Studies of Bronze Age sacrifice have usually focused on bronze and gold metalwork. I have cast my net wider, seeking to identify sacrificial sites from the period and area in question regardless of what sort of materials have been collected from them. For example, the fen at Rickebasta in Alsike has yielded only domestic animal bones, radiocarbon placing them at about 800 cal BC. With a secure Bronze Age date in place, the main criterion for inclusion in this study has been the quality of contextual information, not what was sacrificed. It is not enough here to know on what farmstead’s land a find was made. We need to know precisely from what hill, field or bog the objects and/or bones were collected in order to seek common traits in the landscape location of the sacrificial sites.

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Anthro Blog Carnival

The eighty-fourth Four Stone Hearth blog carnival is on-line at the A Primate of Modern Aspect. Catch the best recent blogging on archaeology and anthropology!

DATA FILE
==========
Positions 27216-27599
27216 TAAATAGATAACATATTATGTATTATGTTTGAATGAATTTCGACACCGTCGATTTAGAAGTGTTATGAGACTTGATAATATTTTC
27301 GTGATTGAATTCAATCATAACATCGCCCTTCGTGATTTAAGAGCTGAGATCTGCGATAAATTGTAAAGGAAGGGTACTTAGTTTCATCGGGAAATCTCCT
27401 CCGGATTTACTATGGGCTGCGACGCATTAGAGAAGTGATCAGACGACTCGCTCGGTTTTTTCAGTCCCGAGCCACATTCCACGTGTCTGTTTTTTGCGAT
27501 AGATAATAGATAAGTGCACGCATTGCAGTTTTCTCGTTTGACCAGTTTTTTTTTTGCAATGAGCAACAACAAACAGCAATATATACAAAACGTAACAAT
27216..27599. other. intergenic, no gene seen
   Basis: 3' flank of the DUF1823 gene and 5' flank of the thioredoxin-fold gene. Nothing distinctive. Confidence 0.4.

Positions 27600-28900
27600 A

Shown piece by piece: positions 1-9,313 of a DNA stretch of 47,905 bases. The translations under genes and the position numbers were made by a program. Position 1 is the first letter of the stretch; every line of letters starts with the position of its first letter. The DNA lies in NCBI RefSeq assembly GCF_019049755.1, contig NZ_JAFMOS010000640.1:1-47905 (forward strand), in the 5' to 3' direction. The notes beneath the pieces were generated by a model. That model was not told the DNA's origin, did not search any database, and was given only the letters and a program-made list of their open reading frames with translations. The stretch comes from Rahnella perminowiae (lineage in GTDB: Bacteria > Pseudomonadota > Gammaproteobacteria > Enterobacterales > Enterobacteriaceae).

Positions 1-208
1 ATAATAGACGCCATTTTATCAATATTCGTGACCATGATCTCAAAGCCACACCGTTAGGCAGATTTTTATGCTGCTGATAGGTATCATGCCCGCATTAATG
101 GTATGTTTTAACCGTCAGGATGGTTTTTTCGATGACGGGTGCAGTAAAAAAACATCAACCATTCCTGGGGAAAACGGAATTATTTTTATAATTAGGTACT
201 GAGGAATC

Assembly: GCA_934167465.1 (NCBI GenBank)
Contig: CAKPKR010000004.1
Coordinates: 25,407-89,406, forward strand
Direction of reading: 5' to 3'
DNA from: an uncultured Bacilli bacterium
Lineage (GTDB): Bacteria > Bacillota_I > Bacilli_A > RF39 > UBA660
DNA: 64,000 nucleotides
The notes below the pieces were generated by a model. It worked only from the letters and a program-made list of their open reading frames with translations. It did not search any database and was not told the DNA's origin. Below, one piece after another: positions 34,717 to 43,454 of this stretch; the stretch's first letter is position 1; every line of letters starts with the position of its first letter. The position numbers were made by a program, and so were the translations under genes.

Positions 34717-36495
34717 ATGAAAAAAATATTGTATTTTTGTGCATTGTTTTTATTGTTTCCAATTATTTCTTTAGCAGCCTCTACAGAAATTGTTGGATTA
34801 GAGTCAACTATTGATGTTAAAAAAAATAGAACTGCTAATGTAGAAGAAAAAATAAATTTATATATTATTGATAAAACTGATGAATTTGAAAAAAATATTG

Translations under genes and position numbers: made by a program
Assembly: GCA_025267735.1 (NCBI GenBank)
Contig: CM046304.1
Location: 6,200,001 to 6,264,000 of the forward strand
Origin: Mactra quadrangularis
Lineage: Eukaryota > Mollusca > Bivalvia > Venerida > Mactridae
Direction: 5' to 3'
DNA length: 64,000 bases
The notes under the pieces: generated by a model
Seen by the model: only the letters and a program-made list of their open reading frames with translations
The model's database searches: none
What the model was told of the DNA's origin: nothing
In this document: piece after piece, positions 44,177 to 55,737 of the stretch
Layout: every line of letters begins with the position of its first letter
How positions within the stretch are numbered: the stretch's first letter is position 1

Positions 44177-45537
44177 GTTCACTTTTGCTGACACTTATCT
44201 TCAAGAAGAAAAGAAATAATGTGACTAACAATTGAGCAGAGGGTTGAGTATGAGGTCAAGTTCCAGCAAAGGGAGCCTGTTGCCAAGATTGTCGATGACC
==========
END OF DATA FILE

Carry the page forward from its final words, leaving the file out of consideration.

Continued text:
Submissions for the next carnival will be sent to Julien at A Very Remote Period Indeed. All bloggers with an interest in the subject are welcome to volunteer to me for hosting. The next vacant hosting slot is on 10 March. It’s a good way to gain readers. No need to be an anthro pro.

Made It Into Open Lab ’09

The Open Laboratory is an annual anthology of blog writings on science started by Bora over at A Blog Around the Clock. I was very proud to get pieces selected for the 2006 and 2007 volumes, and then I was miffed to not make the cut for the 2008 one. But now I’m proud again, because my blog entry “Making the Archaeological Record” from February has been selected for Open Lab 2009! This year’s volume is being edited by SciCurious over at Neurotopia.

Skiing in Sunshine on Lake Ice